Node.js scripts for Oracle Cloud Storage Service

Working with Oracle Cloud Storage Service I noticed that it’s not really customer-ready (in my humble opinion).

e.g. Creation of a storage container is not yet supported from the dashboard. You’ll have to create a container using a magical Java library or a REST-API using Curl.

But we are on Windows.

So we don’t have Curl.

And I refused to install Cygwin just for this purpose.

However, node.js is installed in our Windows environment, so I created a small repository of node.js scripts to handle some of the basics of the Oracle Cloud Storage Service.

For everybody who is interested :

APEX 5 – The title of a modal dialog

Is it bug or is it a feature? You tell me.

When you create a modal page in Apex 5, the title of the dialog is created before any change to session state. Dynamic titles, based on session state will therefore be funky.

Take this example.

1. Create a new page
2. Select as page type Form > Form on a Table with Report
3. next, next … until the Form page and set the property of the page mode to “Modal Dialog”
4. etc ect, finish

This creates a multirecord report with edit links.
When you click an edit link a dialog appears with the default title “Form on DEPT” (let’s say we had chosen DEPT as table).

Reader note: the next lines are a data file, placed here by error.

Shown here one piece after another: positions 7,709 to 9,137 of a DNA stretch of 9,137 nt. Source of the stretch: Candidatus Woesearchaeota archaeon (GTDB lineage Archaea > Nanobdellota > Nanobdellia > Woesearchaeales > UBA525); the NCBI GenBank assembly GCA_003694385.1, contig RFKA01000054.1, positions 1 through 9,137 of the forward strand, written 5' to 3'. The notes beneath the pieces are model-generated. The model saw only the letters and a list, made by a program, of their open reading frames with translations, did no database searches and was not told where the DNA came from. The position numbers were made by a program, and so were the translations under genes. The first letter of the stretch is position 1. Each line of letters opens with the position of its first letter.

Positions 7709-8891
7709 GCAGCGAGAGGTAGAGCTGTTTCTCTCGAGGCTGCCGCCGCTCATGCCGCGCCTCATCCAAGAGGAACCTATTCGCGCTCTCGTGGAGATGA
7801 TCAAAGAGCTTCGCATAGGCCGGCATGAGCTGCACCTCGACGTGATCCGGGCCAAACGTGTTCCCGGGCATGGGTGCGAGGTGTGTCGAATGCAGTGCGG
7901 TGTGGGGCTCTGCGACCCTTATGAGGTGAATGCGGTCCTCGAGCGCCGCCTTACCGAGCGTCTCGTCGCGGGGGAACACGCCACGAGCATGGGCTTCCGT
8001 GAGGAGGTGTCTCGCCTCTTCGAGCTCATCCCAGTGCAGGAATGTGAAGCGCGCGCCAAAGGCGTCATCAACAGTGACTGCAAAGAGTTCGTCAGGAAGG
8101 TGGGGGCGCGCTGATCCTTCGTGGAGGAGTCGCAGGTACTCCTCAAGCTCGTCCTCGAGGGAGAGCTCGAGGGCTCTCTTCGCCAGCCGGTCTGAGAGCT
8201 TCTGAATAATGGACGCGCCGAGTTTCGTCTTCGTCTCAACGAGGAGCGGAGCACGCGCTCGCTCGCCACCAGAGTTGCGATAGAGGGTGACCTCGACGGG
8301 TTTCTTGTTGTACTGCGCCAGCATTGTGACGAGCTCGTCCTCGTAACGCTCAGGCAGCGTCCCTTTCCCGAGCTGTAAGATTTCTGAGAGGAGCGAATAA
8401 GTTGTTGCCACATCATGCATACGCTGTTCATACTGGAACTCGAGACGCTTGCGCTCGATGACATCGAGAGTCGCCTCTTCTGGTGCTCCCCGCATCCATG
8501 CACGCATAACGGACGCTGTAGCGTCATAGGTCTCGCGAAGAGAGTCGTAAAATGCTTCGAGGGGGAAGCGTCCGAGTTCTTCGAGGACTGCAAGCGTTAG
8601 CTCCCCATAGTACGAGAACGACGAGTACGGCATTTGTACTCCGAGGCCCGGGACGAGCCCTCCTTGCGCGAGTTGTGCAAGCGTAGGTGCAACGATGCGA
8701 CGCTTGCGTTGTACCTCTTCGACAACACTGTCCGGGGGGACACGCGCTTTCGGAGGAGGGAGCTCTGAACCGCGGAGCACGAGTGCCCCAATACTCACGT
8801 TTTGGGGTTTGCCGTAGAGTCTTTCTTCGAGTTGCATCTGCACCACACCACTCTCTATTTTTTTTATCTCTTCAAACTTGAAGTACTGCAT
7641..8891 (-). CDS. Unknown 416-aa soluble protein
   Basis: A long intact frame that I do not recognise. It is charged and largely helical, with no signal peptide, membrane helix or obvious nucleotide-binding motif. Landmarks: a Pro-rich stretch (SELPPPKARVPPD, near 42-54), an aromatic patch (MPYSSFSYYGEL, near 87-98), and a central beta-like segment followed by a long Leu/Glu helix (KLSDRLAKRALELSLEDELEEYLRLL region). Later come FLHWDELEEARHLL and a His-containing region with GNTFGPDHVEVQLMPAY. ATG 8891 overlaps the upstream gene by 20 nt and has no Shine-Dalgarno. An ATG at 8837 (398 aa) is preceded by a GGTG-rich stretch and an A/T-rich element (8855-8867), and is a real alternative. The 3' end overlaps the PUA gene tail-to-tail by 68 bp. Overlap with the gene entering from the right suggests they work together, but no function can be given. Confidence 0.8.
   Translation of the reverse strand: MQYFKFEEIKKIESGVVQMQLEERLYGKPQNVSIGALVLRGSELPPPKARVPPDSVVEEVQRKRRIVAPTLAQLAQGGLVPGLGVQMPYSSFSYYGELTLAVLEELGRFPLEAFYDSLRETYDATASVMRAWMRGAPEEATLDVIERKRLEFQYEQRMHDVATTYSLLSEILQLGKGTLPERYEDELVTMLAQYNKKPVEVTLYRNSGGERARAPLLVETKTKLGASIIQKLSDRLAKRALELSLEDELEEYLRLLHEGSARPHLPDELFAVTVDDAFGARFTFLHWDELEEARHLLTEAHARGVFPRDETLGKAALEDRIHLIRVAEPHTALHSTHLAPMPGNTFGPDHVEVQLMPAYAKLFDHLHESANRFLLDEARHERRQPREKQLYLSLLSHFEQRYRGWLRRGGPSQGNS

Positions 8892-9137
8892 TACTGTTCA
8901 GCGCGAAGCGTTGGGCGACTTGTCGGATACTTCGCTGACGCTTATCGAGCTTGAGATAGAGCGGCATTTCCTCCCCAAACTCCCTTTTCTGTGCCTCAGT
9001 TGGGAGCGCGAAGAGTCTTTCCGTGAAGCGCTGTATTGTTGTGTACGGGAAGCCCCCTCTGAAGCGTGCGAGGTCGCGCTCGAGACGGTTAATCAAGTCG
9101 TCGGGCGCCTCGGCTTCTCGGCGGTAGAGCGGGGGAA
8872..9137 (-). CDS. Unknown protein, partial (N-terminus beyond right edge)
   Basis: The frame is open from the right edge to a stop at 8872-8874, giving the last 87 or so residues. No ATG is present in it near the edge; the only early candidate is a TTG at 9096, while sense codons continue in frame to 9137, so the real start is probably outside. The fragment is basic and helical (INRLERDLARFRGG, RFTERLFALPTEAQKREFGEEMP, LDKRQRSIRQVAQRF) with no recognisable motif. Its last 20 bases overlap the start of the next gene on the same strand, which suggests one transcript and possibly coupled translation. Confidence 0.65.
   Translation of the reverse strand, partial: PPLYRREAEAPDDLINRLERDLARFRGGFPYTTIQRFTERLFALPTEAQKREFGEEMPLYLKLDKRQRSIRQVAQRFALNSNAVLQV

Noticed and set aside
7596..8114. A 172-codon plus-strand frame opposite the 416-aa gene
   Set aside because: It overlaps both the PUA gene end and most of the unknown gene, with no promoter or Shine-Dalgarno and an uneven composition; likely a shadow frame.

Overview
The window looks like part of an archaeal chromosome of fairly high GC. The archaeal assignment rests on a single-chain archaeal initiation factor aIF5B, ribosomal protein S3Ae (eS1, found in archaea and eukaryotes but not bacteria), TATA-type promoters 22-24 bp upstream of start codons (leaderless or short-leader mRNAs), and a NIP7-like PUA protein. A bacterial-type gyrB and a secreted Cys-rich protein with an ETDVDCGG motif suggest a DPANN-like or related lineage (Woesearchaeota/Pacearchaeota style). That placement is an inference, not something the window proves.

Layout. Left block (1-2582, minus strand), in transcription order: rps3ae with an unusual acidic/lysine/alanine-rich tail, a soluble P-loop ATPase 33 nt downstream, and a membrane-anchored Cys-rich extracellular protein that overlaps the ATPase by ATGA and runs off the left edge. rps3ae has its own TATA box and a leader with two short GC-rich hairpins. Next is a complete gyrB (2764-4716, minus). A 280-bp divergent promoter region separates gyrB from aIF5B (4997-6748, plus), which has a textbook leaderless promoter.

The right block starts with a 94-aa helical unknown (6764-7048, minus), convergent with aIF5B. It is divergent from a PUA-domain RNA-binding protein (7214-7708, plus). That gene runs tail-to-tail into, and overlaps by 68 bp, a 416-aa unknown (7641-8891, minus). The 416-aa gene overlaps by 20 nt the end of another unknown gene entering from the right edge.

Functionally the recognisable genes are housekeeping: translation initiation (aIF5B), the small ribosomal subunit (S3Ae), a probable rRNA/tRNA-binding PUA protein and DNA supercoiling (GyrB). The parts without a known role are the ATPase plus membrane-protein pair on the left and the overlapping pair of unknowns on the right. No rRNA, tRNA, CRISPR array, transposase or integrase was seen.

But now I want to include the DEPTNO of the record in title. Set the property Title e.g. to “DEPT &P2_DEPTNO.”

Go to the report, click a record…. the deptno in the title is empty…
Go to the report, click another record… the title is not the deptno of the record you clicked, it is the former deptno.

Like I’ve said, is it a bug or a feature?

What happens:

The Apex team implemented the dialog page as an iframe within a jQuery dialog.
The links that are generated in the report look something like:

,{title:'DEPT ',height:'500',width:'720',maxWidth:'960',modal:true,dialog:null}

And that is the problem in a nutshell. When the links in the report is generated, a JavaScript object is also generated for the dialog with e.g. the title as a property. This title is based on the current session state. However, the first argument, the link for the iframe, will alter session state to a new value. But that value is not propagated to the title of the dialog.